I'd Rather Look Like Myself Than Be Someone Else's Idea Of Beautiful

by Zara Barrie

"Beauty" is such a bizarre, elusive thing, isn't it? We put so much emphasis on being considered beautiful, yet what the f*ck is physical beauty, anyway? What does it even mean to be beautiful?

The very concept of outer beauty is so painfully complicated, so emotionally loaded, it's seemingly impossible to examine with something as definitive and constrictive as letters and words.

Allow me to let you in on a little secret that took me far too long to discover (but once I did, it set me gloriously free): Beauty isn't real. It's madly subjective.

What's beautiful to me is so f*cking different than what is beautiful to you. And that's not a bad thing. On the contrary, it's a beautiful thing.

Let's rewind: Growing up, I, like a plethora of young girls feverish with big dreams and teeming with irrepressible desires to express themselves to the world, wanted nothing more than to be an actress.

I can't remember a time in my life when I wanted to do or be anything else. Acting was such a real, true, brutally honest passion that burned me from within; its fiery flames penetrated me from the inside out.

Acting was my first love. Like all first loves, my desire for it cut so deeply I would do anything in the world for it.

It provided me with a high unparalleled to the slew of drugs I flippantly experimented with as a frivolous teenager searching to fill empty voids.

So, at the tender age of 15, I consciously decided to invest my insatiable adolescent energy into nothing but theater and film acting.

I was content to sacrifice all the typical teenage milestones in order to make my dreams of being an actress come to fruition.

I was determined to work so hard that my career ambitions had no choice but to transform into a thriving reality.

I didn't care about attending football games (I don't think I even knew the name of my high school sports team).

I didn't care about homecoming dances. I didn't care about "superlatives." I never took an SAT prep course to save my life and couldn't have cared less about the prom.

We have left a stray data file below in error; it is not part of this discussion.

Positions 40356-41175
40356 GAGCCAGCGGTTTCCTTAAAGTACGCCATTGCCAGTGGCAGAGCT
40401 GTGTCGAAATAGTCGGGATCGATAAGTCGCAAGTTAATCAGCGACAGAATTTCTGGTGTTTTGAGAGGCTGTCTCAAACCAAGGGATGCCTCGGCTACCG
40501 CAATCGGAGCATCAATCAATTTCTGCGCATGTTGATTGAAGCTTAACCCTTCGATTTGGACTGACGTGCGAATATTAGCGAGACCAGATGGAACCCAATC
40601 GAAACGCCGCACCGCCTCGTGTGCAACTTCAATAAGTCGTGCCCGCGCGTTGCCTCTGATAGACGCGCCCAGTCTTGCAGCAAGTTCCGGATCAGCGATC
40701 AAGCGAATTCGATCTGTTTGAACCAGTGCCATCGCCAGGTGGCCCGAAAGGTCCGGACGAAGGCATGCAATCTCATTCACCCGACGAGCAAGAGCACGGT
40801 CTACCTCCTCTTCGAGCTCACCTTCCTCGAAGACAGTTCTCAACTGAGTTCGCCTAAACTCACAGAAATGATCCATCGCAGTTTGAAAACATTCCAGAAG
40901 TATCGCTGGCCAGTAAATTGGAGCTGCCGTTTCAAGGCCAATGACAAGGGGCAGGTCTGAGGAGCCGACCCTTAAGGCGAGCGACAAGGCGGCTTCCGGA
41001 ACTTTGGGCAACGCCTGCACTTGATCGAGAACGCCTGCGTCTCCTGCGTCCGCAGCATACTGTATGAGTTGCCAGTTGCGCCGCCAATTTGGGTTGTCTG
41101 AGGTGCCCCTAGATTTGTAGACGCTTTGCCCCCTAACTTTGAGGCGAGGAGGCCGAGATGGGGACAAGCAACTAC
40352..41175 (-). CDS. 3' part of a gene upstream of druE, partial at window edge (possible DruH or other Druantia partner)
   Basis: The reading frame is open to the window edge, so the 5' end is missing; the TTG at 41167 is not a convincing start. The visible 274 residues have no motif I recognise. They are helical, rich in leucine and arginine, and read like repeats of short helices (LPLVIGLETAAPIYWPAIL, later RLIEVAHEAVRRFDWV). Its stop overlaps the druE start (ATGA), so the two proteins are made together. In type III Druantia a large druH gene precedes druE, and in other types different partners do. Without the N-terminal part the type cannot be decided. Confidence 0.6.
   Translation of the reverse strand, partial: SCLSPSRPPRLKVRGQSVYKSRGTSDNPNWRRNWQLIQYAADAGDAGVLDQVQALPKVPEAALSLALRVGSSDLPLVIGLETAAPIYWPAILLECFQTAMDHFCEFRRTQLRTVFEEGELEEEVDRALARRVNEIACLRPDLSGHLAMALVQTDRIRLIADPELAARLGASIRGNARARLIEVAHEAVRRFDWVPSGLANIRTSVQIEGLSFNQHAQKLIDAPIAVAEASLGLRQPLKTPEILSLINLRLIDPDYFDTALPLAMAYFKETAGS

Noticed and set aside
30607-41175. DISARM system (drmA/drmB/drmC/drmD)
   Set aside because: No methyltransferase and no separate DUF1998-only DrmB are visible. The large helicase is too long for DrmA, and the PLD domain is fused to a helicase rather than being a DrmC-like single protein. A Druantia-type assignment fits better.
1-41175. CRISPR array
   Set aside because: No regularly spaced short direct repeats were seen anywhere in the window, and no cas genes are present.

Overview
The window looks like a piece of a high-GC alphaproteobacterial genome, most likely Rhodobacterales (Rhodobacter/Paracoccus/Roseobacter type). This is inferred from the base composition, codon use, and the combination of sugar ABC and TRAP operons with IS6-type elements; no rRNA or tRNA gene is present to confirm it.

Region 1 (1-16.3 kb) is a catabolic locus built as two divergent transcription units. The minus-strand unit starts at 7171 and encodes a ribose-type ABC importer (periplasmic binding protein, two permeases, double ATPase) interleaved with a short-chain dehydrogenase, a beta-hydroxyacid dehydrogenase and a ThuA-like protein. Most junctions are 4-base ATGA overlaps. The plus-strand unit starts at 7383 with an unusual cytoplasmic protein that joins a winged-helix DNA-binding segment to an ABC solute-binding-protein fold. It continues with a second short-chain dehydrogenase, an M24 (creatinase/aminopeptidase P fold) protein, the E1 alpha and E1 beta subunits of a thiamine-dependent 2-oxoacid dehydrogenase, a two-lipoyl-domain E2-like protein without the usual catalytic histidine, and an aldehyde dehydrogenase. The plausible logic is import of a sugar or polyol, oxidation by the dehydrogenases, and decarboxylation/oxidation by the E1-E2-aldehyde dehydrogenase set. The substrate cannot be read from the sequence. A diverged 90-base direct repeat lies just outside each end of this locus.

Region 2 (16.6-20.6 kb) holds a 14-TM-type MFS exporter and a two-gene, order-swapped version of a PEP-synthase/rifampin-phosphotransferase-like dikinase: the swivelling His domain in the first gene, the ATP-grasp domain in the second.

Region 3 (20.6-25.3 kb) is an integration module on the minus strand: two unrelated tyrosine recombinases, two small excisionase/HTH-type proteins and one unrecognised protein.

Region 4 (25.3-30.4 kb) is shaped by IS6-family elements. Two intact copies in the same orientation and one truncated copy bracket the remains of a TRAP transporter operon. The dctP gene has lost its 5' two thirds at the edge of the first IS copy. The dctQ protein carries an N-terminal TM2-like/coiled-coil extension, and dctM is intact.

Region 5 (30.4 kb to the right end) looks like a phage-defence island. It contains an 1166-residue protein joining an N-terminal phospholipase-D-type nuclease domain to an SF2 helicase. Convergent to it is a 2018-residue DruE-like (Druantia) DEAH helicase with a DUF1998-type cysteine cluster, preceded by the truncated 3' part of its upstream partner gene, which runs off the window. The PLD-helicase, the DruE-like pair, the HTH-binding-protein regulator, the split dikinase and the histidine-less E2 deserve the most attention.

I booked my first feature film when I was 17 years old, and I enthusiastically missed my last two months of high school, graduation day and all the other end-of-an-era happenings most senior girls are eager to engage in.

I threw high school away, tossed it out the proverbial window. I couldn't wait to get the f*ck out and kickstart my career.

Hollywood's idea of beauty.

I made the full-time move to shiny, pretty, palm-tree adorned Los Angeles when I was just shy of 18. I lived in a small apartment off La Brea. I didn't even know how to drive.

I was, however, a talented actress, hyper-ambitious and full of the unabashed confidence that's exclusive to naive little entities new to the glittery wasteland that is Hollywood, CA.

I got an agent quickly. Our first meeting, he told me I was "pretty, but inaccessible." An overweight, creepy older gentleman who sported a wandering eye and surely had acute halitosis was suddenly the Commander-in-Chief of how I was supposed to look.

He gave me a laundry list of things I needed to do in order make myself "beautiful" to the masses.

Apparently my natural beauty, style and "vibes" weren't "relatable" enough to be cast. I was too exotic, and according to my agent, exotic didn't cut it in a town like this.

I was instantly told to "soften" my look: My naturally raven black, waist-length hair needed to be shorter with blonde highlights. My porcelain skin needed a golden tan. My slight 115-pound, 5'6”, 17-year-old frame needed seven to 10 pounds shaved off.

Apparently, accessible, relatable beauty was a blonde, tan, dangerously thin 17-year-old girl.

Which makes perfect sense, right? Our gorgeously diverse country, made up of all colors and dress sizes, can only relate to a 100-pound teenage California babe (I hope you can you feel the heaps of sarcasm I'm transmitting to you through the static computer screen). What the f*ck?